- List of Common Acronyms Found in the <i>Handbook</i>
- List of Software Found in the <i>Handbook</i>
- List of Games Found in the <i>Handbook</i>
- List of Contributors
- About the Companion Website
- Spatial Reconfiguration in Interactive Video Art
- Navigating Sound: Locative and Translocational Approaches to Interactive Audio
- Defining Sound Toys: Play as Composition
- Thinking More Dynamically about Using Sound to Enhance Learning from Instructional Technologies
- Acoustic Scenography and Interactive Audio: Sound Design for Built Environments
- The Unanswered Question of Musical Meaning: A Cross-domain Approach
- How Can Interactive Music be Used in Virtual Worlds Like <i>World of Warcraft</i>?
- Sound and the Videoludic Experience
- Designing a Game for Music: Integrated Design Approaches for Ludic Music and Interactivity
- Worlds of Music: Strategies for Creating Music-based Experiences in Videogames
- Embodied Virtual Acoustic Ecologies of Computer Games
- A Cognitive Approach to the Emotional Function of Game Sound
- The Sound of Being There: Presence and Interactive Audio in Immersive Virtual Reality
- Sonic Interactions in Multimodal Environments: An Overview
- Musical Interaction for Health Improvement
- Engagement, Immersion and Presence: The Role of Audio Interactivity in Location-aware Sound Design
- Multisensory Musicality in <i>Dance Central</i>
- Interactivity and Liveness in Electroacoustic Concert Music
- Skill in Interactive Digital Music Systems
- Gesture in the Design of Interactive Sound Models
- Virtual Musicians and Machine Learning
- Musical Behavior and Amergence in Technoetic and Media Arts
- Flow of Creative Interaction with Digital Music Notations
- Blurring Boundaries: Trends and Implications in Audio Production Software Developments
- Delivering Interactive Experiences through the Emotional Adaptation of Automatically Composed Music
- A Review of Interactive Sound in Computer Games: Can Sound Affect the Motoric Behavior of a Player?
- Interactive Spectral Processing of Musical Audio
- Let’s Mix it Up: Interviews Exploring the Practical and Technical Challenges of Interactive Mixing in Games
- Our Interactive Audio Future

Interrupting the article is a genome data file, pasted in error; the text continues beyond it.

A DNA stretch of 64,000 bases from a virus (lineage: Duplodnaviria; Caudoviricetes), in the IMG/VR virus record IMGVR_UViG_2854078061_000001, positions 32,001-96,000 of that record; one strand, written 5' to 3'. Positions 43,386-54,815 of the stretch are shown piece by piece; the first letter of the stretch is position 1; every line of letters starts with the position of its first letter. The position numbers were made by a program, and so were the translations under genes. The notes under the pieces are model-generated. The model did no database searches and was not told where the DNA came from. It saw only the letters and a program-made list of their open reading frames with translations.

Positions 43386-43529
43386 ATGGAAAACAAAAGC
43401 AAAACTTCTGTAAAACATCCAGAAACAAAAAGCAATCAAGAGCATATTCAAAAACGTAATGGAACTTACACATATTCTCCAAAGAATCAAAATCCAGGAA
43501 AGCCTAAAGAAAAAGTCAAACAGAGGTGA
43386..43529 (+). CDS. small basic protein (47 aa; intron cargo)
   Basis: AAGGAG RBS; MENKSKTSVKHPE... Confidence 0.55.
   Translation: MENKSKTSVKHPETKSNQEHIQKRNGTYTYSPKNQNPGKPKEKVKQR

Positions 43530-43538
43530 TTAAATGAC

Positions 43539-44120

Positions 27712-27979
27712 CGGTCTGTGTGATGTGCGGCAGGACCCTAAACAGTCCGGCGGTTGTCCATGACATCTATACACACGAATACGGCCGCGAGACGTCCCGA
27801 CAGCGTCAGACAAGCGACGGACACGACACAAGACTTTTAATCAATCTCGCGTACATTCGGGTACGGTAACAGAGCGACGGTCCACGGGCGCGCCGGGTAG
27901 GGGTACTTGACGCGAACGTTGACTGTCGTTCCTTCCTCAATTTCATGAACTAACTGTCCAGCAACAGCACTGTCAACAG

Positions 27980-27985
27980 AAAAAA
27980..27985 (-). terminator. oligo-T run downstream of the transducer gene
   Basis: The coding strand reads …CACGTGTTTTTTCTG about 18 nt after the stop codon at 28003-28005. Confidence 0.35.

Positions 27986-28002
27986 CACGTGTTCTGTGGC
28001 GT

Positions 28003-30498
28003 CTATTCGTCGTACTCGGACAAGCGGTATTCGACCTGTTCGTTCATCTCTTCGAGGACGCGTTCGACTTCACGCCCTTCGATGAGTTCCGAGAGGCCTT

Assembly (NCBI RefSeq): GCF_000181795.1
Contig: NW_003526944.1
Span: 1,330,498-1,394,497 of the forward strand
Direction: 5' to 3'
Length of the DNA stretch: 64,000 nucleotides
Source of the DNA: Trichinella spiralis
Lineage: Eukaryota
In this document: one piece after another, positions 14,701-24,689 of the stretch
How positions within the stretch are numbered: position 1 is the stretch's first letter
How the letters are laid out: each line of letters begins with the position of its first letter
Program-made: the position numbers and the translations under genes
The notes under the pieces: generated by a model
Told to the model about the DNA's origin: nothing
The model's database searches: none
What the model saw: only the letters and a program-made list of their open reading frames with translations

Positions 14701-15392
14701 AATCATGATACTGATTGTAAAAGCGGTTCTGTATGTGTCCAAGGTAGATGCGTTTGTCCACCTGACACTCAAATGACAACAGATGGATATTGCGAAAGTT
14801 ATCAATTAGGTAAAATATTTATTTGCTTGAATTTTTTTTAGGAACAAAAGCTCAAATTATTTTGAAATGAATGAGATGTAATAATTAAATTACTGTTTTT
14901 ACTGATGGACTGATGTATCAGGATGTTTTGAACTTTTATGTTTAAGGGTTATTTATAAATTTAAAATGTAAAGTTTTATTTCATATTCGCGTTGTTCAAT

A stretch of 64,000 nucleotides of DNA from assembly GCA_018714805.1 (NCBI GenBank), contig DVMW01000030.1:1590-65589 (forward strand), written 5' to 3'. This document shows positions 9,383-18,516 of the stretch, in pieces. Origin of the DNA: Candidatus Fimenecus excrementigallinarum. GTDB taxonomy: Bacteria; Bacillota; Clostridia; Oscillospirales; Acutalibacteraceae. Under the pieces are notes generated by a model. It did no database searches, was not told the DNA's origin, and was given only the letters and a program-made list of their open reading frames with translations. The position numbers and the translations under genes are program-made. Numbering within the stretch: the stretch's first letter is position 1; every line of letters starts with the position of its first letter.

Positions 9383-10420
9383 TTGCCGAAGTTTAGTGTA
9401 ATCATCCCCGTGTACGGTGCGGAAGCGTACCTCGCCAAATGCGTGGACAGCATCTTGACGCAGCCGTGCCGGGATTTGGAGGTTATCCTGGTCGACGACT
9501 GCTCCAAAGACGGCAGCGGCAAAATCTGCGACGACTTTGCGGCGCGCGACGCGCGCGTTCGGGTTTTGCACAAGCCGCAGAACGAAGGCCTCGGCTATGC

- For the Love of Chiptune
- Procedural Audio Theory and Practice
- Live Electronic Preparation: Interactive Timbral Practice
- New Tools for Interactive Audio, and What Good they Do
Abstract and Keywords
The chapter considers mobile locative audio applications, in which sounds are triggered or generated in response to GPS data, and it proposes a category of translocational audio, in which the listener navigates a sound environment which has no specific reference to a physical site, but is overlaid on it in a location of their own choice. It contextualizes this exploratory form of embodied interaction within developments in the twentieth-century musical avant-garde, investigating how composers such as Cage and Boulez reconceived musical structure in terms of spatial navigation, leading to the development of open-form composition and later to sound-installation practice. Drawing on Lakoff and Johnson’s work on conceptual metaphors, it is suggested that this development in musical thought constitutes a shift from a model in which music is understood as moving past a stationary listener to one in which a moving listener navigates a musical landscape.
Nye Parry is a sound artist, composer and Research Fellow at CRiSAP, University of the Arts, London. He has made numerous sound installations for museums including the National Maritime Museum, the British Museum and the Science Museum in London, as well as creating concert works, gallery installations and over 20 scores for contemporary dance. He has a PhD in electroacoustic composition from City University and teaches at the Guildhall School of Music and Drama and Trinity Laban Conservatoire. Between 2003 and 2011 he ran the MA in Sonic Arts at Middlesex University where he also did research on locative media.
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